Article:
I understand that you can run a diesel car on used cooking oil

I understand that you can run a diesel car on used cooking oil. Why would I want to do that and how would I convert such a vehicle to do so?

—Benjamin Crouch, Boston, MA

The use of vegetable oil for diesel fuel has grown in popularity in recent years, thanks to both high fuel prices and ecological concerns. Analysts estimate that some 5,000 North Americans have converted their diesel cars or trucks to run on vegetable oil in the last few years alone. Those who do so usually make a deal with a local eatery willing to hand over its used cooking oil at the close of the business day.

The idea isn’t new. The first diesel engines built in the 1890s were created to run on peanut oil to be used in developing countries where oil reserves didn’t exist. And many of the older diesel cars and trucks still on the road today can use straight vegetable oil, especially in warmer climates where it won’t congeal as easily as in the cold. Many modern diesel engines, though, leave the factory requiring true diesel fuel to run well, as straight vegetable oil can muck up intricately engineered fuel pumps and injectors.

But drivers willing to spend between $400 and $1,000 on a conversion kit from one of two leading vendors, Missouri-based Golden Fuel Systems and Massachusetts-based Greasecar Vegetable Fuel Systems, can make the switch. And fryer-friendly restaurants are just about the only economical fuel source right now. Buying cooking oils at the supermarket would be costly, and consumers shouldn’t expect to find filling stations pumping vegetable oil anytime soon.

The benefits of a conversion are more than economic. Vegetable oil is a renewable resource derived from plants, which by nature absorb carbon dioxide (CO2) during photosynthesis. Vegetable oil is thus “carbon neutral”—burning it merely releases stored CO2 back into the atmosphere and therefore contributes no new greenhouse gases to the environment. By contrast, burning gasoline in a traditional engine releases CO2 that had been stored underground in oil, and thus contributes to global warming. Vegetable oil also burns cleaner than regular diesel, spewing no sulfur and much less particulate and carbon monoxide.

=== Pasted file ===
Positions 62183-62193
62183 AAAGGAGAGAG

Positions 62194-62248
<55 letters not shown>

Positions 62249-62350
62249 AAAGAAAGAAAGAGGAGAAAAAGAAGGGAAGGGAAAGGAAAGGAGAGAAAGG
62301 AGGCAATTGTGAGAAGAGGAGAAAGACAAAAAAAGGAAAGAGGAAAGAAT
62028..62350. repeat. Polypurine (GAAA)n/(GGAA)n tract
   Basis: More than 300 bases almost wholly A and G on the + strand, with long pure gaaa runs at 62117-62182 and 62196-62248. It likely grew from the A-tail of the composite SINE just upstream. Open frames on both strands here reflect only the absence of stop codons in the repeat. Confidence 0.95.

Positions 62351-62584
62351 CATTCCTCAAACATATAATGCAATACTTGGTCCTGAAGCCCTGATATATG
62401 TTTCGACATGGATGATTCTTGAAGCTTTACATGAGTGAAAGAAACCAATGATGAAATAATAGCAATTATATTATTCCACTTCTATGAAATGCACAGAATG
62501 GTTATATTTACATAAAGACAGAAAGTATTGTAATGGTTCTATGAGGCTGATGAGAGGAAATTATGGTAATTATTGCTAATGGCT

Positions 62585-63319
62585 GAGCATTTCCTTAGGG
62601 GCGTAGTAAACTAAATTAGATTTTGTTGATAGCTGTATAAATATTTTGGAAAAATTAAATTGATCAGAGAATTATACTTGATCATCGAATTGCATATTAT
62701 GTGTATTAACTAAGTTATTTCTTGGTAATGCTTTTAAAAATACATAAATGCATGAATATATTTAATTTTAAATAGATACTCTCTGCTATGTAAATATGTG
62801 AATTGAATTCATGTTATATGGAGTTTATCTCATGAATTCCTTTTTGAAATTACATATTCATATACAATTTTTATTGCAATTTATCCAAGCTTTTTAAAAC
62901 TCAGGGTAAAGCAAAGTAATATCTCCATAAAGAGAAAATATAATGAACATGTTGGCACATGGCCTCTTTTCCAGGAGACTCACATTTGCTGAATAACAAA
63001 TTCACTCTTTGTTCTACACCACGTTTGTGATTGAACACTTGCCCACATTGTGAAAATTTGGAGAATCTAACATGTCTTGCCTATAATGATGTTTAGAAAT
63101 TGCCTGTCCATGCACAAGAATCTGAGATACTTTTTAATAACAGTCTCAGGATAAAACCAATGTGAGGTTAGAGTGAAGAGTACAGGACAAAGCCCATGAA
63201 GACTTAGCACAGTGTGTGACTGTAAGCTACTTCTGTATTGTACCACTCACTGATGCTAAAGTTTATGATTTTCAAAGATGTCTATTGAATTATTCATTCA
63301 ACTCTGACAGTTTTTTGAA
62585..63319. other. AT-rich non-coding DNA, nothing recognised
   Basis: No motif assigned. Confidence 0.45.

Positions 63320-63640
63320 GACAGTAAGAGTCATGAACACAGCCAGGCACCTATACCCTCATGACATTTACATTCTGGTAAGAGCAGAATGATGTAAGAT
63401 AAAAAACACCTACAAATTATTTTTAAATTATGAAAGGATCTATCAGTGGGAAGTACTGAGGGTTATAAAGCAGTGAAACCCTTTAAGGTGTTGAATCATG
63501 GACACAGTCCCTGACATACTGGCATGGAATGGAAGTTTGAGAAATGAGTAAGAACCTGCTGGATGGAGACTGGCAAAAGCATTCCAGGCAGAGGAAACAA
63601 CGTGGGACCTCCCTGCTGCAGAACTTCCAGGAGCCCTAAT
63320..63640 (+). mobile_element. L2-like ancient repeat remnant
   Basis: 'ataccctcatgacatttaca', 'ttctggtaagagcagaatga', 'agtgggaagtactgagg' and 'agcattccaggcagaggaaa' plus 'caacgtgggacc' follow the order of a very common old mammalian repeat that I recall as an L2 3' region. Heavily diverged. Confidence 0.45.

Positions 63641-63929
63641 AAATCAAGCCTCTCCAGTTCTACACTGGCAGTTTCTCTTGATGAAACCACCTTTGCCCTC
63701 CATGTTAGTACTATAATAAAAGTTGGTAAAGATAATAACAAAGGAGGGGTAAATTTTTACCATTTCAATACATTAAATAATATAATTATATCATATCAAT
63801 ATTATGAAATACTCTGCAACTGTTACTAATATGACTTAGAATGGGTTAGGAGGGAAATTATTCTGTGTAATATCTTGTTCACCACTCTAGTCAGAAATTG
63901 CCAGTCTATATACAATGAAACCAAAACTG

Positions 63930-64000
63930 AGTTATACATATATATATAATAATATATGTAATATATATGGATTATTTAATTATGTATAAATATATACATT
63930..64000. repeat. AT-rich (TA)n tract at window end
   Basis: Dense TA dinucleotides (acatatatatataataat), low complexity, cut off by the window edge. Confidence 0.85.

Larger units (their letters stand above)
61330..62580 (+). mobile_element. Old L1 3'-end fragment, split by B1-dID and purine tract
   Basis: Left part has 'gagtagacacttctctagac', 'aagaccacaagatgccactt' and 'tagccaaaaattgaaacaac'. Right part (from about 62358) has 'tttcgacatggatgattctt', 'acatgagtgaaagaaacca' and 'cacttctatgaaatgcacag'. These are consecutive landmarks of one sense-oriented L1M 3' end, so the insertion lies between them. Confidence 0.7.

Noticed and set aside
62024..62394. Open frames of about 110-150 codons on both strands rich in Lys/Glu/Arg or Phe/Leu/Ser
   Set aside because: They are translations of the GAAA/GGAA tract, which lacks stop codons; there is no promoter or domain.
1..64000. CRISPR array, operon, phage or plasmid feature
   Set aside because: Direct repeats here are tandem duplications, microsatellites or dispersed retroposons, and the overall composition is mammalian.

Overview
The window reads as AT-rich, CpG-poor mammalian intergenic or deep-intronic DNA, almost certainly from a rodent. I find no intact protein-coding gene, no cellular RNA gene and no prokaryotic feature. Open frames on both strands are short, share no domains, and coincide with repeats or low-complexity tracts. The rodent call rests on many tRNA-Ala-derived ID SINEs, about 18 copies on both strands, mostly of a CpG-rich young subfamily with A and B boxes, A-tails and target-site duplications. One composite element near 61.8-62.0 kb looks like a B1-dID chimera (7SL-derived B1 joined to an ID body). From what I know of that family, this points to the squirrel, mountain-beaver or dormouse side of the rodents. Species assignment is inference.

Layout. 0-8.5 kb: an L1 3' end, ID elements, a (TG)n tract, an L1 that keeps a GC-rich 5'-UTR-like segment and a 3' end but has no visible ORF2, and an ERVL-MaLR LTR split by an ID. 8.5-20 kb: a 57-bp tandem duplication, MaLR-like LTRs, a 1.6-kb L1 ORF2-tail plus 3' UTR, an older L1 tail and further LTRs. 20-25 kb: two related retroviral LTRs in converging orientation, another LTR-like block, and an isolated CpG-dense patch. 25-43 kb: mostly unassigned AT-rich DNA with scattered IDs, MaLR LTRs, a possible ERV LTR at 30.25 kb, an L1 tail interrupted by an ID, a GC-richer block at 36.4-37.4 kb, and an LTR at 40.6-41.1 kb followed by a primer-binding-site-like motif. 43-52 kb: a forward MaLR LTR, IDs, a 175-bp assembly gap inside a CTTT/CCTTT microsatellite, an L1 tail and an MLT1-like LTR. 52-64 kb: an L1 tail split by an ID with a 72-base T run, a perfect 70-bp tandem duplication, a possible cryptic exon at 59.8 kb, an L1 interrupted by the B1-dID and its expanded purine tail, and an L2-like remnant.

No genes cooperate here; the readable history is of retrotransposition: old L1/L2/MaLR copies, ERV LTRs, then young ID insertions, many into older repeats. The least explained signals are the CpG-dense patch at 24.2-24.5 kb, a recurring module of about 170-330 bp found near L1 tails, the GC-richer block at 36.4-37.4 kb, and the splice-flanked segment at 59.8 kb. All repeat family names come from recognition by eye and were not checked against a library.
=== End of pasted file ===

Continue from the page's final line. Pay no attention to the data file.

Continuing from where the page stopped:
The conversion kits are only for diesel vehicles, as gasoline engines do not tolerate vegetable oil as a fuel. Since a conversion entails replacing and moving hoses and leads, as well as adding a separate fuel tank for the vegetable oil, it is best handled by a trained mechanic. Drivers should know that a converted vehicle does need a small amount of regular diesel fuel to get started, because at normal or cold temperatures vegetable oil is too thick to properly ignite. But the vehicle can switch over to vegetable oil once it is warmed up and the heat inside the engine loosens its thickness so it can run through efficiently.

Another way to use vegetable oil in a diesel engine is to blend it with regular diesel fuel. This blend has become known as biodiesel, and works fine in regular diesel engines with no conversion required. Biodiesel vendors have set up pumping stations across North America, although they tend to be few and far between. Canadians can locate biodiesel stations at the website of the Canadian Renewable Fuels Association; Americans can consult the website of the National Biodiesel Board.

CONTACTS: Golden Fuel Systems; Greasecar Vegetable Fuel Systems; Canadian Renewable Fuels Association; National Biodiesel Board